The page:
It is also relatable because in real life, people are born into situations that they have to work their way out of and although in today's society, social status is not the same as it was in Victorian Britain, but that does not mean that people do not still demean others based essentially on their social standing. Everyone has been judged at one time or another and therefore Eliza's experience draws on the sympathy of his audience, enough be putting itself into Eliza's shoes and contemplating how you would feel in her position.Additionally, Shaw's decision not to marry Eliza and Higgins was made to make the ending of the story more realistic, and was an honest and agreeable conclusion. If Eliza and Higgins were to be married, their relationship would not have been a happy or mutual relationship, because Higgins has admitted that "women upset everything" and basically says that women and men are simply incompatible beings (39).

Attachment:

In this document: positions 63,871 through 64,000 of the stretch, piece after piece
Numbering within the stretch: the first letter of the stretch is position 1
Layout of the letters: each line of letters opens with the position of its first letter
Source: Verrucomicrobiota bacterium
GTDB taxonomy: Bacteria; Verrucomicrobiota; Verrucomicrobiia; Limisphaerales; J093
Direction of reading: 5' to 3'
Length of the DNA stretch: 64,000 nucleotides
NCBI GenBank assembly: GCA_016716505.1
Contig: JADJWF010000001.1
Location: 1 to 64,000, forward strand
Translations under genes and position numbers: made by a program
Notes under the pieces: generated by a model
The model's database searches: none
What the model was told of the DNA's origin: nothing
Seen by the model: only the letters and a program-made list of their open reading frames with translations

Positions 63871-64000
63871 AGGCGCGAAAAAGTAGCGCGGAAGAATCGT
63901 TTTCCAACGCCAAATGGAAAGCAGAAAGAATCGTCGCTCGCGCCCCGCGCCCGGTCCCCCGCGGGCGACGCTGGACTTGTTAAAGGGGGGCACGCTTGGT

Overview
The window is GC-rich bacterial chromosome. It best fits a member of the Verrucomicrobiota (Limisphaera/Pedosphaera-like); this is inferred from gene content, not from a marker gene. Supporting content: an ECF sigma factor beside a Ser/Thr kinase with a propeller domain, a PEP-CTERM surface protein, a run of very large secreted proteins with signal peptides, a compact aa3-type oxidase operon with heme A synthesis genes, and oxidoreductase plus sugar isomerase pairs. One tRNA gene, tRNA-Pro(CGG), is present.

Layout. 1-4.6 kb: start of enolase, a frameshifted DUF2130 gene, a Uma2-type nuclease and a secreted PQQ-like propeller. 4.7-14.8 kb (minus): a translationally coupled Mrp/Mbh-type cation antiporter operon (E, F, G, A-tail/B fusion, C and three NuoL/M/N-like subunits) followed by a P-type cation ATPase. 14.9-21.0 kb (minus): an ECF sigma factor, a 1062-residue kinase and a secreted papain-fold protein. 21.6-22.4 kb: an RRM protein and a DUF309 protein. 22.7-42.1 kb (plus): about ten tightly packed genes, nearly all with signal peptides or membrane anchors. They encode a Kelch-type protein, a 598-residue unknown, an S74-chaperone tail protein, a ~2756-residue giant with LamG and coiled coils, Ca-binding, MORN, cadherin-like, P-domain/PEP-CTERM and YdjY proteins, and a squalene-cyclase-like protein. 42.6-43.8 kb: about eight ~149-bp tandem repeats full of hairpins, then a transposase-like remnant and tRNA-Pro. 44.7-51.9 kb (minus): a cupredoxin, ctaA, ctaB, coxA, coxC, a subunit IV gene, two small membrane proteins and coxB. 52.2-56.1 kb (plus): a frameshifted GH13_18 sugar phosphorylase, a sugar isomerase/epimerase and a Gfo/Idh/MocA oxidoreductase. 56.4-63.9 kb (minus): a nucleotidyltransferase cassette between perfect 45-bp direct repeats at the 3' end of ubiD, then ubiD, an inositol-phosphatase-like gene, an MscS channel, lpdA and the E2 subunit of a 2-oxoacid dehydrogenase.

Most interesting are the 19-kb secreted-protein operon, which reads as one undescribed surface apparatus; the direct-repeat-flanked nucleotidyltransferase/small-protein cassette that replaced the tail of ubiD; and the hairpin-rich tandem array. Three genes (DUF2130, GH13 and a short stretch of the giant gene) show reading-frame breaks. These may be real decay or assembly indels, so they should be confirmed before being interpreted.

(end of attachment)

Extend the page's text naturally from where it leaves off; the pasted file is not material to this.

If Eliza married Higgins, her new education would have been wasted, thus defeating the purpose of having Higgins educate Eliza, as he would only be expecting her to run errands and make appearances rather than do something with her life. And the two getting married would also have left the audience unsure whether Eliza had truly developed independence, but because the ending is ambiguous, no one can be sure of Eliza's true destiny. Shaw chooses to close the play just before any wedding were to occur, to make the audience think about what should happen, rather than what he tells them will happen.First published in 1913.Republished in 2008 by Forgotten Books.ISBN-10: 1595475001$21.00